Athena Dialup Service -- SSH

Please note: Effective Thursday, June 13, 2019, Duo two-factor authentication will be required for SSH access to the Athena Dialup servers

SSH access to the Athena Dialups is intended for interactive user sessions and is not intended for automated / unattended integration with Athena services such as AFS and Moira. If you require automated integration with Athena services, please contact the IS&T Service Desk for assistance.

SSH is a popular program used to securely connect between machines. Modern versions are capable of using Kerberos to authenticate.

Generally, ssh involves users generating public/private key pairs and using them to authenticate: however, on the dialups, the sshd will ask you for your password instead. (The reason for this is that you need to get Kerberos tickets to be able to do things like read your files and incorporate your mail, and you can't get tickets without typing your password.)

To use ssh to connect to the dialups, just do:


If your username on the machine you're connecting from is not the same as your Athena username, you'll need to use the -l option:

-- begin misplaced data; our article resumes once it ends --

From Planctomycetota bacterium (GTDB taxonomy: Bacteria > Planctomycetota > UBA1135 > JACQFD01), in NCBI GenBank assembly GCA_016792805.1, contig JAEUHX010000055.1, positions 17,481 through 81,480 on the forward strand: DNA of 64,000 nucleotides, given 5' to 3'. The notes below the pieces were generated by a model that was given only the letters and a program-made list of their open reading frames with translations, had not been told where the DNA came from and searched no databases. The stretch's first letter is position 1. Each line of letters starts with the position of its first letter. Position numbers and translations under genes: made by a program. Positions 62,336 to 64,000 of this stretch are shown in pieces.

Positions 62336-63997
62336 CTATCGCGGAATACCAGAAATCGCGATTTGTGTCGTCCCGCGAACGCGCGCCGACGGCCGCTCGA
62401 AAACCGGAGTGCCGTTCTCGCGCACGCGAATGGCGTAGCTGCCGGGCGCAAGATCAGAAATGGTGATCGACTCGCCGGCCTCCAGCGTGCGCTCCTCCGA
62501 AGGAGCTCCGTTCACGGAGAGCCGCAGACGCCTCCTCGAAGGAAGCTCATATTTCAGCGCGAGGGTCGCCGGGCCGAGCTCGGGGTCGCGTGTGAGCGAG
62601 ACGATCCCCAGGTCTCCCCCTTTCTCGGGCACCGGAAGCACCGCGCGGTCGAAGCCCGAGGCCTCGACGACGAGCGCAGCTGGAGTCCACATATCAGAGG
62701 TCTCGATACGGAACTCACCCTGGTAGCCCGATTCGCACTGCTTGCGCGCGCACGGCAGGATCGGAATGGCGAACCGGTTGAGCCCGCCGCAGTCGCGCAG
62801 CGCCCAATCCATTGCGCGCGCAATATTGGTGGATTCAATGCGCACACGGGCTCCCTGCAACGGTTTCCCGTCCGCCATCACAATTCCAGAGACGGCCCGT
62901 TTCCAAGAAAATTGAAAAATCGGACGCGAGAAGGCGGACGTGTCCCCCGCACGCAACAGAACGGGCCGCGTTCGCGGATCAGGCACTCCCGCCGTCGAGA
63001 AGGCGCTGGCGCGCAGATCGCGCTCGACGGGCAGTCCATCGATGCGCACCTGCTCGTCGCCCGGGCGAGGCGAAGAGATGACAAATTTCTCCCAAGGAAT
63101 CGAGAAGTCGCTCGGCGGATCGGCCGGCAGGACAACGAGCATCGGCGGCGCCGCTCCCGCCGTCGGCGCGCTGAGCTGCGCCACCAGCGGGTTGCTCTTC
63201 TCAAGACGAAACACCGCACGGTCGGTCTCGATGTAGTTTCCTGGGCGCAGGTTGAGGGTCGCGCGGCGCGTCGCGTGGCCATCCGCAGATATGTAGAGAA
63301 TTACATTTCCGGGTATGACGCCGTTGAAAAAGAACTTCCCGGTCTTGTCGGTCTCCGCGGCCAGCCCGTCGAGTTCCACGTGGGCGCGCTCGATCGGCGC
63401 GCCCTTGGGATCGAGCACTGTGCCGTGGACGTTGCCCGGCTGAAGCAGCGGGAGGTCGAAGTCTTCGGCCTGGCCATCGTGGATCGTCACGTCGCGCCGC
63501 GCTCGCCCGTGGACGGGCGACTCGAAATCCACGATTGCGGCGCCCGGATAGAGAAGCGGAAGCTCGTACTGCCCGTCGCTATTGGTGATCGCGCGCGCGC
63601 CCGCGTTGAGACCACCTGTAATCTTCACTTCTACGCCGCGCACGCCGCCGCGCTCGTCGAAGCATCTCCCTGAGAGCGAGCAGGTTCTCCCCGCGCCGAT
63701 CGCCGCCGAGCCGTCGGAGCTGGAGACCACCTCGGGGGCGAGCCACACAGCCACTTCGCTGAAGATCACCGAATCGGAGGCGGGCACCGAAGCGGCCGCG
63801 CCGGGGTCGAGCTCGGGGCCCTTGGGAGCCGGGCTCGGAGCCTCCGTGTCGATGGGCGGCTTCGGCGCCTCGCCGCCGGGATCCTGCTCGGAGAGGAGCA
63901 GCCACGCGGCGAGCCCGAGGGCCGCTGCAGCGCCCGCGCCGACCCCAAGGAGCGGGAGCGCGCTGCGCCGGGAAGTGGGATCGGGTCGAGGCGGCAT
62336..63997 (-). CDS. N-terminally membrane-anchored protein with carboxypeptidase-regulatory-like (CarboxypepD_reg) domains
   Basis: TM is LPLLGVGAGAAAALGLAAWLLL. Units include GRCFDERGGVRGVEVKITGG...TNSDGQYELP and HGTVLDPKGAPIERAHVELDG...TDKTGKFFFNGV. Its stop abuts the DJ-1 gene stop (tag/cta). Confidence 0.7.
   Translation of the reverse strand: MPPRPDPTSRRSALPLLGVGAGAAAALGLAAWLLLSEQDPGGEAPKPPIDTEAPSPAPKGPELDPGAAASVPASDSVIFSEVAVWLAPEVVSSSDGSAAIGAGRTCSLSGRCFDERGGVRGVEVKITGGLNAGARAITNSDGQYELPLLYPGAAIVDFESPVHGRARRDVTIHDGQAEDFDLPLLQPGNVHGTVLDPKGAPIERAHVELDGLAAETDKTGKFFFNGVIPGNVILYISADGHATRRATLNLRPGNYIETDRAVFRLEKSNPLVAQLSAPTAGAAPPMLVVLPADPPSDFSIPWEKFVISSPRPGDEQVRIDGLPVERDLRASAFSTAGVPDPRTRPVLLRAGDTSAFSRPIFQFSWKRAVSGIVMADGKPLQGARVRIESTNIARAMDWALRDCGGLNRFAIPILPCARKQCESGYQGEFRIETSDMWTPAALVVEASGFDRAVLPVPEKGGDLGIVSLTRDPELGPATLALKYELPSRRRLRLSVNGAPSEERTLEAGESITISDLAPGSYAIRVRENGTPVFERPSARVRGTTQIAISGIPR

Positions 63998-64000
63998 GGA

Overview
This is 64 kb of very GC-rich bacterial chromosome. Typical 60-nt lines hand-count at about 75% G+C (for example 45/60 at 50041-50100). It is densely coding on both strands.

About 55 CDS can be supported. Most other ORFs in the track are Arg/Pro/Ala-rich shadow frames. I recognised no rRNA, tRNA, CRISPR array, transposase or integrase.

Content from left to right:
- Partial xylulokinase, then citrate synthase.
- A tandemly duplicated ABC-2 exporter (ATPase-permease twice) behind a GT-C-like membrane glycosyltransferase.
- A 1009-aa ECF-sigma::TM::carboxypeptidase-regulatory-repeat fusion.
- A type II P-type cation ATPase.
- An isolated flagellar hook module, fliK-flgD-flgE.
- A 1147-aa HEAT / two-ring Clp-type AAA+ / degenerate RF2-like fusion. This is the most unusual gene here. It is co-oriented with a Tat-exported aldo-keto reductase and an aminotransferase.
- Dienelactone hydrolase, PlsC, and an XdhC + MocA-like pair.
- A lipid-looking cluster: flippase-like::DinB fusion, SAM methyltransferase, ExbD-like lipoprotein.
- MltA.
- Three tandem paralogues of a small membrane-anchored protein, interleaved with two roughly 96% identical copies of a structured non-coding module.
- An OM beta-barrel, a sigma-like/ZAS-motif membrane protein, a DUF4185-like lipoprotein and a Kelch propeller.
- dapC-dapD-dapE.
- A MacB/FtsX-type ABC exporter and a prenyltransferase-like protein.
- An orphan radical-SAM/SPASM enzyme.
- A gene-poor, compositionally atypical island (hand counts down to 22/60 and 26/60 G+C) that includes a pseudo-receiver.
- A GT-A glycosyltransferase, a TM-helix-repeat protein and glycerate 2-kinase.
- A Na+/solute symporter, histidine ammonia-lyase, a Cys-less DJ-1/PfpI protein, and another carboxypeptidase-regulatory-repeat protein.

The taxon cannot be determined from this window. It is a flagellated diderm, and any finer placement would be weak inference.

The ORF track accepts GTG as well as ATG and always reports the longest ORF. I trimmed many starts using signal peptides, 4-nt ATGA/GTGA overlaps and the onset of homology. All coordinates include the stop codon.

ssh -l cmvest

The first time you connect, ssh will tell you:

      Host key not found from the list of known hosts.
      Are you sure you want to continue connecting (yes/no)? 

Type `yes'. It will respond:

      Host '' added to the list of known hosts.
      cmvest's password:

Type your password now. (ssh always encrypts your connection, so it's safe to type it here.)

For secure file transfer, use scp, which works like rcp:

      scp localfilename
      scp localfilename

or, if you need to specify a different username:

      scp localfilename

What if I can't install an ssh client on my machine

You can use shellinabox to connect to securely.

I'm paranoid! How do I know that someone isn't spoofing me into accepting the wrong host key the first time I connect?

Theoretically, someone could trick you into accepting a false key the first time you try to connect to one of the dialups, and use this to capture your password. The odds of this are low, but in case you're concerned about it, here are the fingerprints for the SSH keys in use on the servers.

Key Type SHA256 Fingerprint MD5 Fingerprint
ED25519 ihCKzJhwUV5PjiiVJb+zMg6ZC7lQ9qgRZ9aFnqNBVVI
ECDSA vdKTKsJEHKZ3MrhAVpgSkhih3ddcNBYSdDpObAosTpQ 98:98:11:5b:bc:70:9d:a5:65:85:5a:20:89:c8:94:c3
RSA HJmsF6v3cBT4RXj2JnB8TRXo7OZ5gaI7+TKf/1/0wq0 99:d8:44:46:3a:e8:ce:19:af:0a:cc:58:d1:b3:71:c2
DSA 0QreoWIjFYjjkbFMAdRrWbFYSzT1z/ygRS3Py6FGeIE 87:ec:d9:ea:9d:29:fd:27:3c:b5:c6:87:c2:e4:46:50

This page last updated: $Date: 2019/06/07 19:55:41 $ GMT by $Author: zacheiss $.